So, that was such a great idea. So I wanted to ask you, you know, as an organization, if I had an idea and I wanted to provide a scholarship and wanted to set that up, how is that done through bold.org?
Dror Liebenthal: Yeah. So, I mean, you sign up or reach out and work with a member of our donor team and say, you know, here's what I want to contribute.
And let's see if you want to make it a one-off or do you want to make it annual or twice a year? And here's how many folks you want to award it to. And then here's the type of student that I want to focus on. So that could be, you know, you could say, you know, I was an environmental engineer, but I ended up going into a different field.
And so I want to support, you know, the next grade environmental engineer who goes in and focuses on conservation or green tech or whatever the case may be like, that's who I want. And they'll say great. Or it could be, you know, I want to support, I don't know, a student from an underrepresented or under supported background and like that's exactly who I'd like to get applications from.
Also great. We'll go out and create that scholarship and then share it on the platform with students who meet that criteria. And that's where, again, the profile is really important where if you would just have structured down on this, where if you say, like I have these experiences, it's a lot easier for us to say wonderful.
This scholarship actually is a great fit for your, for your experience. And so, you'll get up from those folks. And then according to the scholarship criteria that the selection criteria that we lay out with you, that's how the winner will be selected.
Jonathan Hughes: Now, can you tell me a bit about the reaction that has been generated from bold.org from both applicants and from donors who set up scholarships?
Dror Liebenthal: Yeah. Sure. A couple of things are so on the applicant side. I mean, it's, this is what keeps us going day to day is the reactions we're getting from winners.
And it's, you know, it's everything from students who are able to pursue dream careers, ways that they otherwise would not have been. Because now they're not graduating with tens of thousands of dollars in debt and can actually think holistically about like where they want to go. Not just what will pay them the most immediately.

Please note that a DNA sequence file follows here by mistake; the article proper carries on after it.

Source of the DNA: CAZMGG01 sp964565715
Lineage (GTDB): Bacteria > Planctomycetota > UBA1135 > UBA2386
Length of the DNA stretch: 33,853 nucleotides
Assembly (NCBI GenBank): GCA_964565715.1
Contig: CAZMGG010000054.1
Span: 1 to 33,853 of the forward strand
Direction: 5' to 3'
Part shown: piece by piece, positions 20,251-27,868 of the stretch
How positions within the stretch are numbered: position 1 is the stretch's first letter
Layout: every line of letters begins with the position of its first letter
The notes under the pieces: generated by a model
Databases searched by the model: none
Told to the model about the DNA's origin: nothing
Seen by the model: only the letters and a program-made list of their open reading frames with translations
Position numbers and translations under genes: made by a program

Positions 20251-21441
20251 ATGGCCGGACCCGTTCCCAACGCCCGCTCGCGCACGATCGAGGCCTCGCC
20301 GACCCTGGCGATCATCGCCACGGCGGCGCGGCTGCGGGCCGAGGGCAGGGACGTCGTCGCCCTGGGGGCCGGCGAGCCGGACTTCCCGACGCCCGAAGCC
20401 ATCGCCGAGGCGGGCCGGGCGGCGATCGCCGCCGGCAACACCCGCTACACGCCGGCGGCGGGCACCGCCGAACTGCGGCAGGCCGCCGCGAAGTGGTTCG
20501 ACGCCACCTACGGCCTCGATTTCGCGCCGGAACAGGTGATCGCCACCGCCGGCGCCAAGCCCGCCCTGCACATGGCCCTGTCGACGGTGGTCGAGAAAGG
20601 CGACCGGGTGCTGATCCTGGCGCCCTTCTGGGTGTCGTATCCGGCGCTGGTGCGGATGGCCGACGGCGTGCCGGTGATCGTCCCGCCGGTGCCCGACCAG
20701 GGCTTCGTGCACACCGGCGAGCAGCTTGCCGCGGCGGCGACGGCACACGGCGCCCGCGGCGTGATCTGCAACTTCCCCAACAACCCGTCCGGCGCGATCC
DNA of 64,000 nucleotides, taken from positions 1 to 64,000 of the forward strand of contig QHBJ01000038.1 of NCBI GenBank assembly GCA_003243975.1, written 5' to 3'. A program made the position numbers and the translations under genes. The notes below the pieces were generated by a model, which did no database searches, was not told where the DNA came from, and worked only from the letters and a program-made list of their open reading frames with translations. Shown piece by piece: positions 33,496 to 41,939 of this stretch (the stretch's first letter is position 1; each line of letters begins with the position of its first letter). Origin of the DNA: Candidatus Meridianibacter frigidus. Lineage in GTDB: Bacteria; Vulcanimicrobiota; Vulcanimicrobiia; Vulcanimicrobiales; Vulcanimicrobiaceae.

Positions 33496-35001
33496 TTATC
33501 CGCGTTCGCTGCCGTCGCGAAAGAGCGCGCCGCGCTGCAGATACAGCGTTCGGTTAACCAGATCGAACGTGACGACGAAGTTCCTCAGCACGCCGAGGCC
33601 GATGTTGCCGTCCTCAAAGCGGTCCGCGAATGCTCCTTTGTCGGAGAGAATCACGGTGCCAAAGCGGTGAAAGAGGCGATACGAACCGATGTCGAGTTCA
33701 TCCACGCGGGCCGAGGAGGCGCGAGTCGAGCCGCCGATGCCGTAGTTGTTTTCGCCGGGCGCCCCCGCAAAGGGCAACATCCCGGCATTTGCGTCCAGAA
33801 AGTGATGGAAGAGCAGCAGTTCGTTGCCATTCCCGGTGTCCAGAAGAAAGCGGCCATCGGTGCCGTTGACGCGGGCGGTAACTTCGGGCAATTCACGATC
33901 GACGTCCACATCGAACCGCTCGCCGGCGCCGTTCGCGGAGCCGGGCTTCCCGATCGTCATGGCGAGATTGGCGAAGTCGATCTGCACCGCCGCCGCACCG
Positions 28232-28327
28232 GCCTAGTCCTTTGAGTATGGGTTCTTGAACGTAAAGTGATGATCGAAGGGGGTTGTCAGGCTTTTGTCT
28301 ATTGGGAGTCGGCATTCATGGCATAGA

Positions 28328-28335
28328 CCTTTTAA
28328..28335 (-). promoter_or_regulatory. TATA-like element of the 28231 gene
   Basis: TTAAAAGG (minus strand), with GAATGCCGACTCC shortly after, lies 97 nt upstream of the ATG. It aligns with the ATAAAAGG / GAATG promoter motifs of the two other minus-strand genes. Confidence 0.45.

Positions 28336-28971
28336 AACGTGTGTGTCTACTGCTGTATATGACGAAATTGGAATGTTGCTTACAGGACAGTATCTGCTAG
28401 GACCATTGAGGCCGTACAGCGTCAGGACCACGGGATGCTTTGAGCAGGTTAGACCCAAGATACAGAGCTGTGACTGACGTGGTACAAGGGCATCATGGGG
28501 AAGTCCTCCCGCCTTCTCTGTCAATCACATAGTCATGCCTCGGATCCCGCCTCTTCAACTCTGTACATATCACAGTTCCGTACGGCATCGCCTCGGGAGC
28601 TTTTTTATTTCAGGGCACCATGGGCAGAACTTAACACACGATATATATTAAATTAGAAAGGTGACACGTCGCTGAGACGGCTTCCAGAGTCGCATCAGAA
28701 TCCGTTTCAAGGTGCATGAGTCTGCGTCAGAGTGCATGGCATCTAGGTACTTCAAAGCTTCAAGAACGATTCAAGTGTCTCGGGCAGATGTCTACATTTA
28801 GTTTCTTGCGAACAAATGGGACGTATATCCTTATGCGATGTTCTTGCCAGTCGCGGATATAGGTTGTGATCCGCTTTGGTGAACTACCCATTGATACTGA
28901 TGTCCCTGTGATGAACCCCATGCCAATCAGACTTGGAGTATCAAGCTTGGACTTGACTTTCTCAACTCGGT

Two, students who, you know, we'll call them and say, you've won the scholarship. And there would be like a moment of silence or like a pause and then like a, whoa, I've never won anything. Like this is this is amazing. And this was, I think that one was for a thousand dollars scholarship.
And it's, I mean, the thousand dollars is impactful for sure, for the right person. But in the light of like how expensive colleges as a whole, like, it's not always, they're not necessarily like a life-changing amount of money. And so in this case, it was about someone who has not won a contest or something like this to date, like getting the recognition for a very deserving application and getting that vote of confidence from an organization or a donors whose thing is amazed by this person's work.
So we get those types of reactions all the time. And I think the other sort of themes of feedback we get from students are a strong appreciation for scholarships around specific topics. And the ability to, you know, understand donors, backgrounds and, you know who they are and why they're creating these scholarships and the fact that all of the scholarships are exclusive to the platform and that we're very transparent about sharing status applications and finalists and winners and resources for students to improve and so on.
So that’s on the student side and on the donor side, you know, we crafted this way. There's, a lot of evidence that people are more likely to donate for a lot of different things, but one is when it feels personal to them. So when the way in which they're donating reflects their own experience.